History Lives On: Jarvisburg Colored School & Museum
History is all around us on the Outer Banks. It begins with Sir Walter Raleigh’s Lost Colony and the birth of Virginia Dare, the first child born of English parentage in the New World back in 1587.
We also have the mystique of the “Graveyard of the Atlantic.” Then along comes two brothers from Dayton, Ohio named Wilbur and Orville Wright, flying their “heavier than air” machine on the windswept sand dune of Kill Devil Hills.
Just a few short miles north of the Wright Memorial Bridge, there is even more history waiting to be discovered. This is where you will find the Jarvisburg Colored School and Museum.
“The Jarvisburg Colored School sits on its location dating back to the early 1900s, when it was rebuilt as a slightly larger school to accommodate more children,” says the school and museum’s vice president and board member, Vivian Simpson.
“The museum reflects the history of several educational objectives for African American children through the 1950s, such as school schedules for operation, extension of education for high school age students and enrollment of young students. This was during the time when standards for white students were often different than those for African American students.”
She continues, “In 1950, these small schools, many in very poor condition, were consolidated into one school for all African American children in the county. The schools were not desegregated until 1968.”
More than just a restored school and museum, the Jarvisburg Colored School, as of December 11, 2009, has been on the National Register of Historic Places.
Simpson explains, “This was a goal of the Board of Directors since its incorporation in 2003. There’s an amazing history behind the school, dating back to the deeded gift of land for the specific purpose of establishing a school to educate the colored children in lower Currituck County. This gift was made in 1868, just a few years after the end of the Civil War. The donor of the land was Mr. William Hunt, a freed, educated African American farmer in the Powell’s Point area.”
The Association was formed in 2003, although efforts to save and restore the building had started several years prior. “Initial efforts to save the school building began in the late 1990s through efforts of alumni and at the urging of former teachers. This effort was led through the Corinth Baptist Church which has owned the property since it was sold by the county in 1950.”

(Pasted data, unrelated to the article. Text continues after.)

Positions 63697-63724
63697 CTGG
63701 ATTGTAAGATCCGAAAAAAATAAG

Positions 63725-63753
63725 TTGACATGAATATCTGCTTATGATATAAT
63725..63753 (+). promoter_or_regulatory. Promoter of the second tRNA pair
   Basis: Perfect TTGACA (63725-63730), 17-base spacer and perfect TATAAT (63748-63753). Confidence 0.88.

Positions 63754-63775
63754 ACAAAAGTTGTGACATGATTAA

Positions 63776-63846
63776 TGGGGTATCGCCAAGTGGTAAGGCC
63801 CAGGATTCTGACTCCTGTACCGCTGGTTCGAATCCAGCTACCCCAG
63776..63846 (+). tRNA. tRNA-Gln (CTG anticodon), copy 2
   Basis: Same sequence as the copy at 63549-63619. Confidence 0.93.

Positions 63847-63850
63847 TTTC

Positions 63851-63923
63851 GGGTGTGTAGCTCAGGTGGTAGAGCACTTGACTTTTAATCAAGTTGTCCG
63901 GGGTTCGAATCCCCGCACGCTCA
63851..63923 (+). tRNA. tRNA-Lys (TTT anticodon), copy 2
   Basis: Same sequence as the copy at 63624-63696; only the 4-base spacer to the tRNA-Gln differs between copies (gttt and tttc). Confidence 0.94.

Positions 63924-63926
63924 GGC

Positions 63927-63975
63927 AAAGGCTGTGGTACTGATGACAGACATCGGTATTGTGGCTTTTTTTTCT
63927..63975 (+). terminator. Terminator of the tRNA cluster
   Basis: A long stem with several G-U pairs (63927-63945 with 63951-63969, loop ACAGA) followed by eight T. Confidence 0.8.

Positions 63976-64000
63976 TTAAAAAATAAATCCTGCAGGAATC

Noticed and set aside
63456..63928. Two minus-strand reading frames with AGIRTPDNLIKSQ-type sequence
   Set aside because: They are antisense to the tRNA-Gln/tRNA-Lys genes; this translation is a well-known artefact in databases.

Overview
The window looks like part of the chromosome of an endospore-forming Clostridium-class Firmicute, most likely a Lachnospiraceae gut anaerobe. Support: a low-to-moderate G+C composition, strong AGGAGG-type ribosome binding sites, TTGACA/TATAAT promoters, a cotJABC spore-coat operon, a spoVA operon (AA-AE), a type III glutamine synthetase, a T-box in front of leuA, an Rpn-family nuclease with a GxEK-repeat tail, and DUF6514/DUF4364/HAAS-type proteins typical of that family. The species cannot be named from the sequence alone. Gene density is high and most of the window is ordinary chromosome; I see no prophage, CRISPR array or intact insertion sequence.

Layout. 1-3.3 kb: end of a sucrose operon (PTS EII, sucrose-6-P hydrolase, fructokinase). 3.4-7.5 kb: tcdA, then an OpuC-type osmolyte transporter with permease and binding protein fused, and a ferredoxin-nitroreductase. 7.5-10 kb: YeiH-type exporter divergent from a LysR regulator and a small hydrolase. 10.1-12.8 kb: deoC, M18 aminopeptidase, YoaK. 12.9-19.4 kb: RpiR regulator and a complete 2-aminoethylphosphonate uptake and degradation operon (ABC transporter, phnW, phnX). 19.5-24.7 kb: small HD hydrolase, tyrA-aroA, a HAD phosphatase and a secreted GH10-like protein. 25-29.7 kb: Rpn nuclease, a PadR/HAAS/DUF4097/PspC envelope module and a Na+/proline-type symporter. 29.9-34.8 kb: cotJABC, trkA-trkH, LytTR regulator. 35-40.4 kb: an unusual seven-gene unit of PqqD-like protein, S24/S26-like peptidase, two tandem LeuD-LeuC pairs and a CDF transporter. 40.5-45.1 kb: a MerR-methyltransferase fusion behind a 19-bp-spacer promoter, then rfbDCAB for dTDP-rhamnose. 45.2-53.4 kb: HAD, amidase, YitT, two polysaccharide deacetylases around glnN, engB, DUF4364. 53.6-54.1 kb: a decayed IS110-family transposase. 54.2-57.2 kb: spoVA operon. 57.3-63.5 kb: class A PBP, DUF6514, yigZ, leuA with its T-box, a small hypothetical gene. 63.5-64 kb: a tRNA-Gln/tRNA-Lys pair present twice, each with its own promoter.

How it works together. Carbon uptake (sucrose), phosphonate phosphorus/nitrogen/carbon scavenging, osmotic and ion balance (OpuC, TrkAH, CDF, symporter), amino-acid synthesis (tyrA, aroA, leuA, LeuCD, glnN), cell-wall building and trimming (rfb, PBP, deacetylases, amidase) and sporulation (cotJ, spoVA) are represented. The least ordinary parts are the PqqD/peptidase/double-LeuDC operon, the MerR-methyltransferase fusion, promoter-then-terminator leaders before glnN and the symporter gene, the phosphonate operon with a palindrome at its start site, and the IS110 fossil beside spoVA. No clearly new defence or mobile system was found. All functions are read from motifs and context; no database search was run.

Through additional conversations about non-profits and grants with the North Carolina Community Foundation, the committee, led by Alice Lindsey, Ruth Dillard, and Norma Williams, expanded its goals to not only save and restore the school building, but to save and share the history of all the African American schools in Currituck and the culture of the African American community in Currituck County.
To support the Museum, the Corinth Baptist Church donated the one-acre piece of land and the building to the Historic Jarvisburg Colored School in 2005. Later in 2010, HJCS deeded this same property and building to Currituck County for the agreed purpose of completing and maintaining the Museum in cooperation with HJCS as a nonprofit partner.
The Museum is open year round on Wednesdays, Thursdays, and Saturdays from 10 a.m. to 3 p.m. for tours, school groups or anyone else interested in its history. It can also be made available at other times when scheduled ahead and is open with the support of community volunteer guides and assistance from Currituck Travel and Tourism.
Many of the local guides had family members who attended one or more of the schools for African American children in Currituck County.
While there is currently no admission charge, donations are welcome. Another way to help support the school is by purchasing the Association’s cookbook, A Taste of Old and New, which can be purchased at the museum.
According to Simpson, “The cookbook is closely linked to the culture surrounding the rural economy during the time frame highlighted in the museum. Many families raised their own vegetables and meats. Recipes were passed down from mother to daughter and father to son and friends.”
She said that during this period, wood stoves were commonly used for heating and cooking.
“In the 1940s and 50s, some small kitchens were added to the schools by Currituck County and the cooks were mostly from the local community. We thought it was important to share these stories and recipes at the museum and more extensively, in a cookbook that could be sold to raise funds for future exhibits.”
At the museum, visitors can begin to learn about the history of this school, the history of all the segregated schools in Currituck County and the history of education here. The Museum shares the efforts of the Rosenwald Foundation, which partially funded several of the segregated schools in Currituck, in order to support education throughout the south and after the Civil War.
In both audio and written format, the voices of former students share stories about attending one of these schools and about their special experiences growing up in rural Currituck County.
Simpson concludes, “The importance of education was clearly recognized by Mr. William Hunt, the donor of the land in 1868. Efforts to provide a good education since that time had many pitfalls as well as ups and downs. But the combined efforts of the whole African American community kept moving ahead, and today those experiences and lessons continue to be valued.”
“The partnership with Currituck County to save and work together to share this history and the stories of former students is beneficial to everyone who comes to learn.”
The school and museum is located at 7302 Caratoke Highway in Jarvisburg. For more information, visit historicjarvisburgcoloredschool.com or call 252.491.2409. ♦
Greg Smrdel, while his physical body lives in Ohio (for now), his soul will always remain on the Outer Banks.